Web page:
Øystein Horgmo (The Sterile Eye) reports from a medical conference that he attended the other day. How, instead of listening to yet another lecture on laparoscopy, he walked around the industrial exhibition area scooping up a variety of freebies.
“What is knowledge compared to all the free stuff I bagged from the pharmaceutical company stands?!”, he says. The foray resulted in an LED flashlight, a wireless PC mouse, two teddy mooses, a laser pointer, a magnetic clip, several notepads, some toothpaste, and the usual: chewing gum, small juice packages, mints, lip balm, key chains — and pens, pens, pens, and again pens.
From a museological point of view, Øystein has just established a new subcategory of medical artefacts, namely medical conference ephemera. Which, to my best knowledge, no museum so far has paid attention to. An inconspicuous but important part of the visual and material culture of conferences, together with name tags, conference bags, plastic coffee cups and cheap sandwiches. Of course, much of this ephemeral stuff is available at any kind of conference, but some items may be specific for medical conferences.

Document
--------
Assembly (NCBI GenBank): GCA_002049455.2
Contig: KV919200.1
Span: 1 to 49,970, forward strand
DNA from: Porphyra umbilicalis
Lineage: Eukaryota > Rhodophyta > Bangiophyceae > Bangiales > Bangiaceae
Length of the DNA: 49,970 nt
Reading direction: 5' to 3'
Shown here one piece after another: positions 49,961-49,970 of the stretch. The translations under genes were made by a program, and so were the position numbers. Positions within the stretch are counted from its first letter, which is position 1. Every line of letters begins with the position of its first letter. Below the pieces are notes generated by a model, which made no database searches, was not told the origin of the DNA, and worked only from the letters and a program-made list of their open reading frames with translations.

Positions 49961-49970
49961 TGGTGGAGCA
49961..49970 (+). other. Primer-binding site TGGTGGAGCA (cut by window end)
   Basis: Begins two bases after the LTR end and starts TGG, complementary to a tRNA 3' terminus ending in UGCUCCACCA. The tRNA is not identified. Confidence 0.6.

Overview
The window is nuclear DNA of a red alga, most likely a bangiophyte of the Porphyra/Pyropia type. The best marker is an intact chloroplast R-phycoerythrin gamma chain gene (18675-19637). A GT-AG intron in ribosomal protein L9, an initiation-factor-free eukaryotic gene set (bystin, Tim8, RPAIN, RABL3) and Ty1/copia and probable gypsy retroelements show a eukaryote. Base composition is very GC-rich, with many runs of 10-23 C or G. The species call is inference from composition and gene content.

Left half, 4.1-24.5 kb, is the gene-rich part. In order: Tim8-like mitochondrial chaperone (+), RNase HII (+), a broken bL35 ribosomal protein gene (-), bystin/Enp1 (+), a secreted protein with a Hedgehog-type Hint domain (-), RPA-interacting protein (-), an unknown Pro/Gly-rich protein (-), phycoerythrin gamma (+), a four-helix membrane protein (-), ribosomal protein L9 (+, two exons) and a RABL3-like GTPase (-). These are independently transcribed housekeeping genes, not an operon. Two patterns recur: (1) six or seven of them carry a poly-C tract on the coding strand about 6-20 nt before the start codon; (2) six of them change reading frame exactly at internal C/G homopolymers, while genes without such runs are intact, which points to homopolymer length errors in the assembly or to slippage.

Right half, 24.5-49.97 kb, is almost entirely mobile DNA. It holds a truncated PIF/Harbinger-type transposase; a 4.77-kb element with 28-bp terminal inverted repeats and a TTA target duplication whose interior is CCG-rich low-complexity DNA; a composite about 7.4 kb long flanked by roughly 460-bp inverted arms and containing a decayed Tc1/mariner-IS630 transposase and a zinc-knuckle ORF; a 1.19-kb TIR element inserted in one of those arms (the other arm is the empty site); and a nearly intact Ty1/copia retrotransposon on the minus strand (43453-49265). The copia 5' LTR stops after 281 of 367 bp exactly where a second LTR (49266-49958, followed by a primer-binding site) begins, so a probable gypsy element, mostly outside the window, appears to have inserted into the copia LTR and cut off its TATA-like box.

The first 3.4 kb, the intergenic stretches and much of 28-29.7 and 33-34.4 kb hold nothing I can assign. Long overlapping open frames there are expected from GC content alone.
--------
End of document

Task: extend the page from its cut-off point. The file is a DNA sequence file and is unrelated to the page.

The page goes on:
For earlier discussions about ephemera in medical museum collections and exhibitions, see posts on the ephemeral culture of biomedicine, on bioephemera vs. bio-curisosities and bio-anecdotes and on extreme collecting, plus the comments to these posts, especially Mike Rhode’s. And it’s always stimulating to visit Jessica Palmer’s Bioephemera, which specializes in displaying bio- and medical related ephemera online.